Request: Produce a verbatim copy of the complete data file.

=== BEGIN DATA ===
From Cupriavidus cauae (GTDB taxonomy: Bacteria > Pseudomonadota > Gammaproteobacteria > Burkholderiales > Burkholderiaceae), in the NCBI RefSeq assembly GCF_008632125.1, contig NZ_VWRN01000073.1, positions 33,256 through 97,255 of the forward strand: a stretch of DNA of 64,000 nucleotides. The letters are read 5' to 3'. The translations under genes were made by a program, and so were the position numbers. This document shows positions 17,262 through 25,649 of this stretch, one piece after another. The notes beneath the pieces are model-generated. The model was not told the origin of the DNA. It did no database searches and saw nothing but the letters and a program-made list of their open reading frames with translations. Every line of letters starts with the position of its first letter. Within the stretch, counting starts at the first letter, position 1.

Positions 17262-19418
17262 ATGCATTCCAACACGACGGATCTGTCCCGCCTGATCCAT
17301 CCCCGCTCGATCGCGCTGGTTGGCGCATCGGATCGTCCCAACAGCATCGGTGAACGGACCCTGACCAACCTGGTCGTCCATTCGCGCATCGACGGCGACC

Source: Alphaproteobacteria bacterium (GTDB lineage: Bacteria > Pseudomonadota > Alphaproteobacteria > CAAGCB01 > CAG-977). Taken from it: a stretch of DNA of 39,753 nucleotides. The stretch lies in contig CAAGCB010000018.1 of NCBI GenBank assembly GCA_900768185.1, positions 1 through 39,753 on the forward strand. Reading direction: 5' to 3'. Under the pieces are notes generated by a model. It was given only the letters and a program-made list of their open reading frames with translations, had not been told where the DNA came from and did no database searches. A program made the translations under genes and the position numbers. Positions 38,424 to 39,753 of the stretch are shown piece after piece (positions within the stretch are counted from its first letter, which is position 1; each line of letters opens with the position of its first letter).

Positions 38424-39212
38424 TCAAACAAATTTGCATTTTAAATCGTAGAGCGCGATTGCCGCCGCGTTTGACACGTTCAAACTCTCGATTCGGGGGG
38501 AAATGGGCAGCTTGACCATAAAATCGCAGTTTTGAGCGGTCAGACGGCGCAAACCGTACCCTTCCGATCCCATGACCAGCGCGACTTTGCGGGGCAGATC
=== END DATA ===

From Cupriavidus cauae (GTDB taxonomy: Bacteria > Pseudomonadota > Gammaproteobacteria > Burkholderiales > Burkholderiaceae), in the NCBI RefSeq assembly GCF_008632125.1, contig NZ_VWRN01000073.1, positions 33,256 through 97,255 of the forward strand: a stretch of DNA of 64,000 nucleotides. The letters are read 5' to 3'. The translations under genes were made by a program, and so were the position numbers. This document shows positions 17,262 through 25,649 of this stretch, one piece after another. The notes beneath the pieces are model-generated. The model was not told the origin of the DNA. It did no database searches and saw nothing but the letters and a program-made list of their open reading frames with translations. Every line of letters starts with the position of its first letter. Within the stretch, counting starts at the first letter, position 1.

Positions 17262-19418
17262 ATGCATTCCAACACGACGGATCTGTCCCGCCTGATCCAT
17301 CCCCGCTCGATCGCGCTGGTTGGCGCATCGGATCGTCCCAACAGCATCGGTGAACGGACCCTGACCAACCTGGTCGTCCATTCGCGCATCGACGGCGACC

Source: Alphaproteobacteria bacterium (GTDB lineage: Bacteria > Pseudomonadota > Alphaproteobacteria > CAAGCB01 > CAG-977). Taken from it: a stretch of DNA of 39,753 nucleotides. The stretch lies in contig CAAGCB010000018.1 of NCBI GenBank assembly GCA_900768185.1, positions 1 through 39,753 on the forward strand. Reading direction: 5' to 3'. Under the pieces are notes generated by a model. It was given only the letters and a program-made list of their open reading frames with translations, had not been told where the DNA came from and did no database searches. A program made the translations under genes and the position numbers. Positions 38,424 to 39,753 of the stretch are shown piece after piece (positions within the stretch are counted from its first letter, which is position 1; each line of letters opens with the position of its first letter).

Positions 38424-39212
38424 TCAAACAAATTTGCATTTTAAATCGTAGAGCGCGATTGCCGCCGCGTTTGACACGTTCAAACTCTCGATTCGGGGGG
38501 AAATGGGCAGCTTGACCATAAAATCGCAGTTTTGAGCGGTCAGACGGCGCAAACCGTACCCTTCCGATCCCATGACCAGCGCGACTTTGCGGGGCAGATC